Poor Nations’ Emissions Driven by Exports to Rich Nations

CHINA_-_TOY_FACTORY“It’s not fair.”

That, in two words and a contraction, is the developing world’s argument for why it shouldn’t have to make the same reductions in greenhouse gas emissions as rich developed countries. So what if China is now the world’s biggest emitter of GHGs? It’s the developed countries that emitted most of the world’s pollution, historically speaking, churning out plumes of greenhouse gases over centuries of industrialization.

Well now China, India and other developing countries have more ammo for their argument. A new paper from Nature Geosciences shows that much of the developing world’s emissions comes from making stuff for the developed world and its carbon-fat consumers.

From the paper:

“In China alone, 30% of the growth in emissions between 1990 and 2002 was attributable to the production of exports from China that were consumed in other countries, and the share of the growth increased to 50% between 2002 and 2005.”

Big Trouble in Little Denmark

As the Wall Street Journal points out, the paper’s analysis further complicates climate talks in Copenhagen, scheduled to begin next week.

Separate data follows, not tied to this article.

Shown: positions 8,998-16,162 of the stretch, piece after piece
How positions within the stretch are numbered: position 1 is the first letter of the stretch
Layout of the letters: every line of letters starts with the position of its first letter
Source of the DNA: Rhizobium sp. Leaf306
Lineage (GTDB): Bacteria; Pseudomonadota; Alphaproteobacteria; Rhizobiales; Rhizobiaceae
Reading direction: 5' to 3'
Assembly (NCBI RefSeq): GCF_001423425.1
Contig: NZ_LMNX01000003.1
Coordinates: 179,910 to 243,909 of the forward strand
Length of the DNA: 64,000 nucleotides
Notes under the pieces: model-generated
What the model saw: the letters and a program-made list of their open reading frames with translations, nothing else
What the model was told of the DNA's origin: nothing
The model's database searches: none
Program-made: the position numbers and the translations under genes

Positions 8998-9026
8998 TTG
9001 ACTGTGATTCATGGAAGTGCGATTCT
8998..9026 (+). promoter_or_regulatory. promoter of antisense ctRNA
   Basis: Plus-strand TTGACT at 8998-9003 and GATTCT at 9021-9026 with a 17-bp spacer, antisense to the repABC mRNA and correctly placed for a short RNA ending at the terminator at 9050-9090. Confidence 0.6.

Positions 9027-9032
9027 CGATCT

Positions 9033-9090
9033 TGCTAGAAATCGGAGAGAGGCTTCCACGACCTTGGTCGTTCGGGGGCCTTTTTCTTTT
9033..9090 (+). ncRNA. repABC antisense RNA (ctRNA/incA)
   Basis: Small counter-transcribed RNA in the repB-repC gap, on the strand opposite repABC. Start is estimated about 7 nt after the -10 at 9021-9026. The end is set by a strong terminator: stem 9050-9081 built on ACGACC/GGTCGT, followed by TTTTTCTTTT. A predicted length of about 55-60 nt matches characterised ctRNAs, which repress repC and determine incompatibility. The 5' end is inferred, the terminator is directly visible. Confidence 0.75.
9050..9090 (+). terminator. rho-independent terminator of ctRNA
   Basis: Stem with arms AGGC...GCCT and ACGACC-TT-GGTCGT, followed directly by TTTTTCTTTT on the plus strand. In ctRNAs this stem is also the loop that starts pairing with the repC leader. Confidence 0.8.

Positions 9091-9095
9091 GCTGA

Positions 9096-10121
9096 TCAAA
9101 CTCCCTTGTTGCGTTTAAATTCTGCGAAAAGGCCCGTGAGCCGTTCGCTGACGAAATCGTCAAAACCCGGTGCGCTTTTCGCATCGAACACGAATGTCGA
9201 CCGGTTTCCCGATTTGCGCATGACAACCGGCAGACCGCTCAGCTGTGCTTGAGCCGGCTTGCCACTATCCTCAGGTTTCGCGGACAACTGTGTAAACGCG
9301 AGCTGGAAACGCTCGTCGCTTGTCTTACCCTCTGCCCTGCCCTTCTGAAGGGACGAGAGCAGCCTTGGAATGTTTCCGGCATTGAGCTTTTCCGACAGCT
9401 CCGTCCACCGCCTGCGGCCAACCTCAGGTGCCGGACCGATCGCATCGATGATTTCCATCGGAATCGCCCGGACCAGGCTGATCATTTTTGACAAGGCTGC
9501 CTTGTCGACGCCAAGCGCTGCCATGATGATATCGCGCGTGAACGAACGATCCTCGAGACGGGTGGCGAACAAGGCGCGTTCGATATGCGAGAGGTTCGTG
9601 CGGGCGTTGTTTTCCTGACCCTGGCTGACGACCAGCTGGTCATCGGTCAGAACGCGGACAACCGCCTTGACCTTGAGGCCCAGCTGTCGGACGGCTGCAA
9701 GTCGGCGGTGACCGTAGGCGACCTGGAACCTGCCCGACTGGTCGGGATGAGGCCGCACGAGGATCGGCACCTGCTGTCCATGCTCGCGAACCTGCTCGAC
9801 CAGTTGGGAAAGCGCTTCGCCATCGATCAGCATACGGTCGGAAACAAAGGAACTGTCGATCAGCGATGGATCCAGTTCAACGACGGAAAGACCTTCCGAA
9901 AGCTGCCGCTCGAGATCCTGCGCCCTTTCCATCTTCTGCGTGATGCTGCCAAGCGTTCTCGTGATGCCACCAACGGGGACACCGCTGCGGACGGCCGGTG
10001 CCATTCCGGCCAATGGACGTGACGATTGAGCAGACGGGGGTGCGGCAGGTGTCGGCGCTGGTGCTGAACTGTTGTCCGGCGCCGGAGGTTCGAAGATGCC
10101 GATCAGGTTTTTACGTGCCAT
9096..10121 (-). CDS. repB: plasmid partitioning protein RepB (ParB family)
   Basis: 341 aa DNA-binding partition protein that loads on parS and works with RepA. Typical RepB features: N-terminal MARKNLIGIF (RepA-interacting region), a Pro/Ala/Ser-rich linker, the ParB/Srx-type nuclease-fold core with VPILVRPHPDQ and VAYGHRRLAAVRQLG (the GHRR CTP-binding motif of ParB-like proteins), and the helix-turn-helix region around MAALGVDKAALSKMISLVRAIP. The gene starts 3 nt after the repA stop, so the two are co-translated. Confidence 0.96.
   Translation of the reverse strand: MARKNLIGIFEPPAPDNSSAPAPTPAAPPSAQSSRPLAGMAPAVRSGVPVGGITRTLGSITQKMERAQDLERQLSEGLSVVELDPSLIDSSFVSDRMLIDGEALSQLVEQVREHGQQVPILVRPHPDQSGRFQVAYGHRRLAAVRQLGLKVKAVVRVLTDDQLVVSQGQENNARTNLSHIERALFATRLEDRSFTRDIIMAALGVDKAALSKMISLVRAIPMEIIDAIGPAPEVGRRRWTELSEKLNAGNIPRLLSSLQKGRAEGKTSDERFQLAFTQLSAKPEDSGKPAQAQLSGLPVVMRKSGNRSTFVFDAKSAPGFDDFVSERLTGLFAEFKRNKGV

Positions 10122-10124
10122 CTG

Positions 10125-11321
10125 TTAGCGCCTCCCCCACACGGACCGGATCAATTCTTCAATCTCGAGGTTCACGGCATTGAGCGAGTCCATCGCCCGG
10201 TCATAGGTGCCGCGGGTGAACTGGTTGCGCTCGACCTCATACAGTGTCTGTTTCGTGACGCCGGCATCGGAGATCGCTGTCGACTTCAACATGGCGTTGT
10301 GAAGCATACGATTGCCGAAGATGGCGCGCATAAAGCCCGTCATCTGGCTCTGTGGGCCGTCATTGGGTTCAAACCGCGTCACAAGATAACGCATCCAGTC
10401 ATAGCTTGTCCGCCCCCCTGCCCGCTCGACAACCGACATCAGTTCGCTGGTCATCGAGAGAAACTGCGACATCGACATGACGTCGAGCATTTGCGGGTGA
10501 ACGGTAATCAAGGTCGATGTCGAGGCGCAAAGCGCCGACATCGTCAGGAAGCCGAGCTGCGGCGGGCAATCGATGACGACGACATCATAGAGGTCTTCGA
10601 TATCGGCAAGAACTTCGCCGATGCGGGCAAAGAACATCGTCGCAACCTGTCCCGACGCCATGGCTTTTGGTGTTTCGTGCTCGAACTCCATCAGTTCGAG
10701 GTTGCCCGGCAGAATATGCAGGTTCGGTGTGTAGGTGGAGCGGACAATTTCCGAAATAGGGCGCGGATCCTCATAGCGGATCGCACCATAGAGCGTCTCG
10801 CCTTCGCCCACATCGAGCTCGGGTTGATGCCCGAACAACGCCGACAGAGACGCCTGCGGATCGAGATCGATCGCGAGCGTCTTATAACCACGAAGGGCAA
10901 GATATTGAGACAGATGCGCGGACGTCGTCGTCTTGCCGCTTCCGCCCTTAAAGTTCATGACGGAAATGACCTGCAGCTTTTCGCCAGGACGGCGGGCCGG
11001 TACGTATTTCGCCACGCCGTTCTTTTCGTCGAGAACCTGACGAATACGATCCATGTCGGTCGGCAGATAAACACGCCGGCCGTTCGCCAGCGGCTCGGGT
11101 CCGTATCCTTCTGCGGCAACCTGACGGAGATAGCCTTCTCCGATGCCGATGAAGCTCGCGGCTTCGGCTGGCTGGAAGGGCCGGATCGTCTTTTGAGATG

Chinese officials estimated earlier this year that exports contributed 15-25 percent of national GHG emissions, less than half of the new paper’s estimates. And even with the lower figures, the Chinese (along with India) have been holding firm to the position that it is the rich countries that should be making the greatest (and most expensive) efforts in global warming mitigation.

Mi Carbon es Su Carbon

U.S. emissions increased 6 percent from 1997 to 2004. Yet according to the paper, when factoring in GHG created by imports, or “consumption emissions,” U.S. emissions actually grew by 17 percent.

So how likely is the U.S. to factor such evidence in negotiating a climate treaty?

When U.S. Commerce Secretary Gary Locke suggested this summer that American consumers pay for some of those emissions created in China but spurred by domestic demand, there was a brief firestorm, and the idea was deep-sixed by the Obama administration, according to the WSJ.

BC (Ben) Upham is a freelance writer based in Los Angeles. He has written for the New York Times, and was a writer and editor for News Communications, Inc., a local paper consortium serving Manhattan. When he's not blogging on green issues -- and especially renewable energy -- he's hiking in the Angeles Mountains or hanging out at El Matador.

2 responses

  1. With all the talk about increasing U.S. manufacturing jobs, wouldn’t a carbon tax help to stimulate demand for domestic products, thus increasing opportunities for American workers?

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